Diabetes is a growing epidemic in the U.S.; about 13% of all adults have the disease. But for certain people, like those in the Latinx community, it creates a particularly heavy burden. They are more likely to get diabetes at a younger age and to die from complications than white patients. At the same time, many in the Latinx community face barriers in accessing healthcare.
“Diabetes is a huge problem in the Latinx community,” says Lorena Alarcon-Casas Wright, MD, a UW associate professor of metabolism, endocrinology and nutrition. “We need to pay more attention to this population to address the disparities in care.”
To better serve the community, Wright has established a new Latinx diabetes clinic at UW Medicine. In addition to offering care for Spanish-speaking patients, she hopes the clinic will serve as a community outreach point and a hub for culturally appropriate medical education.
A SHARED CULTURE
Wright, who is originally from Mexico, has always known the value of sharing her patients’ language and culture.
“Especially for a chronic disease like diabetes, having a good relationship with your patients is very important, and language can be a huge barrier,” she says.
Although Wright has cared for Spanish-speaking patients for years, she dreamed of reaching more people with a clinic for Washington’s Latinx community — the second largest demographic group in the state. Latinx people represent 13% of Washington’s population, but only 3.4% of its doctors, creating a significant shortage in bilingual and culturally appropriate care.
In November 2020, Wright’s dream came true with the clinic’s grand opening. Held weekly on Tuesday afternoons, the clinic is located in the Diabetes Institute at UW Medicine’s South Lake Union campus. Patients can self-refer or seek a referral from their healthcare provider.
Staff members include physicians, a diabetes educator/nutritionist, a clinic manager and three patient-care specialists. All are bilingual, so everything from appointment scheduling to patient education to specialist referrals is in Spanish.
With financial support from the community, says Wright, they could add two much-needed positions: a social worker and a cultural navigator. Social workers connect patients to social support, nutrition and financial counseling services. Cultural navigators help patients fill out forms, arrange transportation and schedule appointments. They can also serve as translators between English-speaking providers and Latinx patients.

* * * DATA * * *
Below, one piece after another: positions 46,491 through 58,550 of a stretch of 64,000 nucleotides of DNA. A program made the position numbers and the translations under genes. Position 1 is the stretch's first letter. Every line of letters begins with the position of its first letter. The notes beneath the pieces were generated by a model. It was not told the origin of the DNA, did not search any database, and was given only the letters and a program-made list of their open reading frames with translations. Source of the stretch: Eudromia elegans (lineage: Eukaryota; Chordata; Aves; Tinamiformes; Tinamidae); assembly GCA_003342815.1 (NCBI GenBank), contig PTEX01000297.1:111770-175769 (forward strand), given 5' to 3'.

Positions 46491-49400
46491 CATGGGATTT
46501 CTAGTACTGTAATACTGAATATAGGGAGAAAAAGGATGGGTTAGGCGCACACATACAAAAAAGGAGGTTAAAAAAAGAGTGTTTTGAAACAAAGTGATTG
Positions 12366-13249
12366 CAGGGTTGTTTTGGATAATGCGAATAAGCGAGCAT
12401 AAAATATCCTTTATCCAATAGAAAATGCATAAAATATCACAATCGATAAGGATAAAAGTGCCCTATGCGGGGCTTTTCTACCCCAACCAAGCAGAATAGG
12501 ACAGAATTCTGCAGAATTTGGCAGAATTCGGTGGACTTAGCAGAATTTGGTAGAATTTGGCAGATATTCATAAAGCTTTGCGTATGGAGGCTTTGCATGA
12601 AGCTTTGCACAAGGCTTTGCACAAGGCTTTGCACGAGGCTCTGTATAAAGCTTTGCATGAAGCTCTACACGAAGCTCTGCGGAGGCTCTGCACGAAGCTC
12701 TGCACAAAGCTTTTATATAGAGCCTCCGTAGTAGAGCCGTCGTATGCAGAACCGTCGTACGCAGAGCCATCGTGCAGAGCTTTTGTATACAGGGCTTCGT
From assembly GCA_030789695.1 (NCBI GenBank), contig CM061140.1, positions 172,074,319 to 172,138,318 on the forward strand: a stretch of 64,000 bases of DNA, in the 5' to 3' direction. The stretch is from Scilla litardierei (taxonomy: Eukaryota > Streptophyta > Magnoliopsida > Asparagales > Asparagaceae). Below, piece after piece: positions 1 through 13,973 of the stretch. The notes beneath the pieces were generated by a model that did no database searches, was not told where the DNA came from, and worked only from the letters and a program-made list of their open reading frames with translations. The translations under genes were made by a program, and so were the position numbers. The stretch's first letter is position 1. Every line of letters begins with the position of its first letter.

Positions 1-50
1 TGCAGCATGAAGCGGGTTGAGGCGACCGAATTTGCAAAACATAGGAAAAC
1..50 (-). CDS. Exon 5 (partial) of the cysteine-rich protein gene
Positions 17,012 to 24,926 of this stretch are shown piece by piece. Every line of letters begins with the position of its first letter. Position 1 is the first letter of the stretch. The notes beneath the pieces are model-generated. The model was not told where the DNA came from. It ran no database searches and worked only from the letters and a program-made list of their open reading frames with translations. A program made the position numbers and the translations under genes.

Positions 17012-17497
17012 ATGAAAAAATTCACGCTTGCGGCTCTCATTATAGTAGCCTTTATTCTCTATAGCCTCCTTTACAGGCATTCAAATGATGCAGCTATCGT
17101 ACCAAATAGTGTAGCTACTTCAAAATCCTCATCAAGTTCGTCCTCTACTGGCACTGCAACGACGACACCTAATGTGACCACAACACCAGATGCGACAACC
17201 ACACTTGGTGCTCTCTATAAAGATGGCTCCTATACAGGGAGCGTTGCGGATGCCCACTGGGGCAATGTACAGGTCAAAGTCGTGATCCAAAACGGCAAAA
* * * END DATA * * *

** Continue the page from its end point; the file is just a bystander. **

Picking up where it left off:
In addition, the clinic will give medical students and residents opportunities to learn about caring for Latinx patients and how cultural differences affect healthcare. Understanding a patient’s background, says Wright, is key to helping them manage their health.
“For example, Latinx patients use a lot of herbal products or natural remedies, but if they don’t feel comfortable with their providers, they won’t mention it — and that might make a difference,” says Wright. “Knowing what kind of foods Latinx people prefer, and having realistic expectations and sustainable goals, is all part of cultural care.”
IMPROVING HEALTHCARE EQUITY
Social determinants of health are a major factor in healthcare disparities — and a global pandemic has only made the inequity worse. Patients with diabetes, or complications from diabetes, are at much greater risk of having a severe case of COVID-19. Yet many Latinx people are essential workers who can’t work from home. And large, multi-generational households increase the risk of exposure and make quarantines and social distancing difficult.
To help more Latinx people access care, the clinic will also do community outreach. Efforts have already begun at Harborview Medical Center and will soon expand to rural communities in eastern Washington. They plan to work with church and community leaders as well. “When people hear a leader in the community giving recommendations, they will be more likely to take those recommendations seriously,” she says.
The clinic will also help connect Latinx patients to clinical trials. “Many clinical trials have underrepresented Latinx populations,” says Wright. “Having a big population of Latinx patients is an opportunity to have more participation, which is really needed.”
With Spanish-language services, cultural care and community outreach, the clinic is working hard to build strong, trusting relationships with Washington’s Latinx community. And philanthropic support can play a vital role in helping Latinx people access diabetes care more easily.
“We want our patients to feel that when they come to our clinic, we are going to help them, regardless of their background,” says Wright.
Written by Stephanie Perry